Work: the way riders are able to use the Deliveroo app gives them little room to refuse. According to the subdistrict court, this room is more limited than the partner agreement suggests. Here, the subdistrict court paid particular attention to the performance criteria. Riders who perform well are given a certain priority position when logging in for certain (desirable) sessions. This results in an obligation to perform work.
Pay: Despite the fact that the pay received by riders in the partner agreement is higher than the minimum wage and that their pay varies for each specific session, it still constitutes pay in the opinion of the subdistrict court. One of the factors in this is particularly the fact that the remuneration was not so much higher than the minimum wage for a contract for services could be assumed. The pay is moreover a fixed rate that cannot be negotiated.
Relationship of authority: Throughout the partner agreement, there is an emphasis in various places on the independence of the rider. However, according to the subdistrict court judge, these rights and obligations do not indicate self-employment. For example, the riders must meet various health and safety requirements. The use of the Deliveroo meal box and clothing has since been made optional, but can be ordered from Deliveroo at a reduced price. This encourages the use of Deliveroo material. Moreover, the rider is still externally recognisable by the customer, because the order is placed via Deliveroo. There is therefore still a relationship of authority.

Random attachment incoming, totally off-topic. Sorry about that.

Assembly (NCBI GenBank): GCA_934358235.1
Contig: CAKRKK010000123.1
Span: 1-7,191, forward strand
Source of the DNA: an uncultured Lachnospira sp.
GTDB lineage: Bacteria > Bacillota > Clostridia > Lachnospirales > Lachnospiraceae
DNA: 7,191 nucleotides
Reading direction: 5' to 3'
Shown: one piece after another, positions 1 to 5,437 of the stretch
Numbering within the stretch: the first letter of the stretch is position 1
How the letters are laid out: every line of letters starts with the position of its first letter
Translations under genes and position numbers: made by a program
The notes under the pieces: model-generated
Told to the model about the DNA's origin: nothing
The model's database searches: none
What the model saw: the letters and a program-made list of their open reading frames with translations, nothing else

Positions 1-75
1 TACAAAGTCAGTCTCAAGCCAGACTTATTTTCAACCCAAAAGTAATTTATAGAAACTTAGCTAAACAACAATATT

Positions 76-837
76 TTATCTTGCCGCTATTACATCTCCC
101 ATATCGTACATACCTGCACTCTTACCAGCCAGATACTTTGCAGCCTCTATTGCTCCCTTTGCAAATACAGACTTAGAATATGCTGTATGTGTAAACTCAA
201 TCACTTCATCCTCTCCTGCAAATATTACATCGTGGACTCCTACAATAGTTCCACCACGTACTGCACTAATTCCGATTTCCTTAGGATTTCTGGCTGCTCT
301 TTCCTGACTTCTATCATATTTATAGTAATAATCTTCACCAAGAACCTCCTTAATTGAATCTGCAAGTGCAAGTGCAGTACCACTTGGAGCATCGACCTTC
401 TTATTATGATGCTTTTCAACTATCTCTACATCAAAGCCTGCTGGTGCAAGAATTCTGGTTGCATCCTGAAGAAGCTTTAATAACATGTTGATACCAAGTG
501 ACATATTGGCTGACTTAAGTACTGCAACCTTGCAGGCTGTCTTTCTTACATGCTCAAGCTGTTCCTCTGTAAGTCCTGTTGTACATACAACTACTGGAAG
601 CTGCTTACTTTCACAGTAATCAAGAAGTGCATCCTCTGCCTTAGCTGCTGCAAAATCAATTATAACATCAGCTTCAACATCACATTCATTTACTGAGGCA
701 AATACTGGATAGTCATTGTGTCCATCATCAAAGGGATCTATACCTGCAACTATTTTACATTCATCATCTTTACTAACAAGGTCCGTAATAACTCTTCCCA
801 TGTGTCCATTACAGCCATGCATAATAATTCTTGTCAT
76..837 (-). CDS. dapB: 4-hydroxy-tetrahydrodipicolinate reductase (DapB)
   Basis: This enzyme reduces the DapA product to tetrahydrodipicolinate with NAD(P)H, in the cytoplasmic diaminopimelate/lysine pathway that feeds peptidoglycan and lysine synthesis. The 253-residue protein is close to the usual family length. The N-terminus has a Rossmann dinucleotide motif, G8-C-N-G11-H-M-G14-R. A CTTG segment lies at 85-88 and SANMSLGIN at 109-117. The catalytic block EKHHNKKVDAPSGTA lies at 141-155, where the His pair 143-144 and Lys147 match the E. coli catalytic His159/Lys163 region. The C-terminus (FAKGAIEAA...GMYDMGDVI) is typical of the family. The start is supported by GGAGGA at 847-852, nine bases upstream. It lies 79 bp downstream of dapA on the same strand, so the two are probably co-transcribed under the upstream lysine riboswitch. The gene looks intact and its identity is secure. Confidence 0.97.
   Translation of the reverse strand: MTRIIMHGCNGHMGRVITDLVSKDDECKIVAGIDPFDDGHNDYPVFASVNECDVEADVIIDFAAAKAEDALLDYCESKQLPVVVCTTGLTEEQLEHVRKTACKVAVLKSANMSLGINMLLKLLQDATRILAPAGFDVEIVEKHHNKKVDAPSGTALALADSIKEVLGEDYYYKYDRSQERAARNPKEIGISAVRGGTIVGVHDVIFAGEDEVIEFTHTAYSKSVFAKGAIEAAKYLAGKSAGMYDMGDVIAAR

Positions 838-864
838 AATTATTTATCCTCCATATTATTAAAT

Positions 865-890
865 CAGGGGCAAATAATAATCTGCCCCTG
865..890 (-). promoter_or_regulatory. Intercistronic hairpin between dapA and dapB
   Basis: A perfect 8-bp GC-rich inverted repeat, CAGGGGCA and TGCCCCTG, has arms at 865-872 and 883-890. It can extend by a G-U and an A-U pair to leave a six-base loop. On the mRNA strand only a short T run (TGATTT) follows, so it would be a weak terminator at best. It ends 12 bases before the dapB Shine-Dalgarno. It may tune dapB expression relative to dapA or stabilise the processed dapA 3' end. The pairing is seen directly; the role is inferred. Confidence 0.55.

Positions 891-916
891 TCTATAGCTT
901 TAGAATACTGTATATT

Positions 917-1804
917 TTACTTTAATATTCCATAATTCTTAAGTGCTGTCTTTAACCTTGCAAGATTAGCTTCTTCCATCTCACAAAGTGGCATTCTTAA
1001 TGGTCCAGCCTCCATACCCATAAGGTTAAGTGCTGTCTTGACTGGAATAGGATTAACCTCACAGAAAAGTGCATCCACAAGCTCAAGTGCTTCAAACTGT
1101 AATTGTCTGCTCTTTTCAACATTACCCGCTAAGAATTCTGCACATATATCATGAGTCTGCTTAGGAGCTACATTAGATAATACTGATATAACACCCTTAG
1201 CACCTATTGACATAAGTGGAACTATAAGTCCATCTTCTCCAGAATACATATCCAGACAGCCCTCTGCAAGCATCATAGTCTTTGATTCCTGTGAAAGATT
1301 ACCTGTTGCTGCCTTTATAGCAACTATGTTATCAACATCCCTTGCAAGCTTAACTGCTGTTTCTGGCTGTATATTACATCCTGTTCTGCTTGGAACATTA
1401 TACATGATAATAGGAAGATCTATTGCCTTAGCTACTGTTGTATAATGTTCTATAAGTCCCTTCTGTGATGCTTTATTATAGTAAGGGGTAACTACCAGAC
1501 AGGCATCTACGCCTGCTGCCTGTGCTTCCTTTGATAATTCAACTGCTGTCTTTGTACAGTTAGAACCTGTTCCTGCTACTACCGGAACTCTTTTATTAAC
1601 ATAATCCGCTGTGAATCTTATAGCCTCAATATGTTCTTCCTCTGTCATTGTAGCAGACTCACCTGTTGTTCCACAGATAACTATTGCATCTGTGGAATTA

During a specified time period: The subdistrict court found it unlikely that only a small number of deliveries would be made, so that the criterion of carrying out work during a specified time period would not be met. Moreover, it is conceivable that riders would turn their Deliveroo activities into a business, thus relegating the features of an employment contract further into the background. Since these are exceptional cases, the subdistrict court rejected these arguments for those issues on which a decision had to be given. Deliveroo therefore lost this case.
We can discuss this judgment of the subdistrict court at length. This also applies to the earlier ‘Deliveroo case’ on which a subdistrict court judge of the same court ruled differently. In each instance, it depends on the circumstances of the case and the arguments put forward as to who is the winning party. I repeat: would a legal form lying between a contract for services and an employment contract not be a solution?
Joost Kokje, legal team Labour, Employee Participation & Pension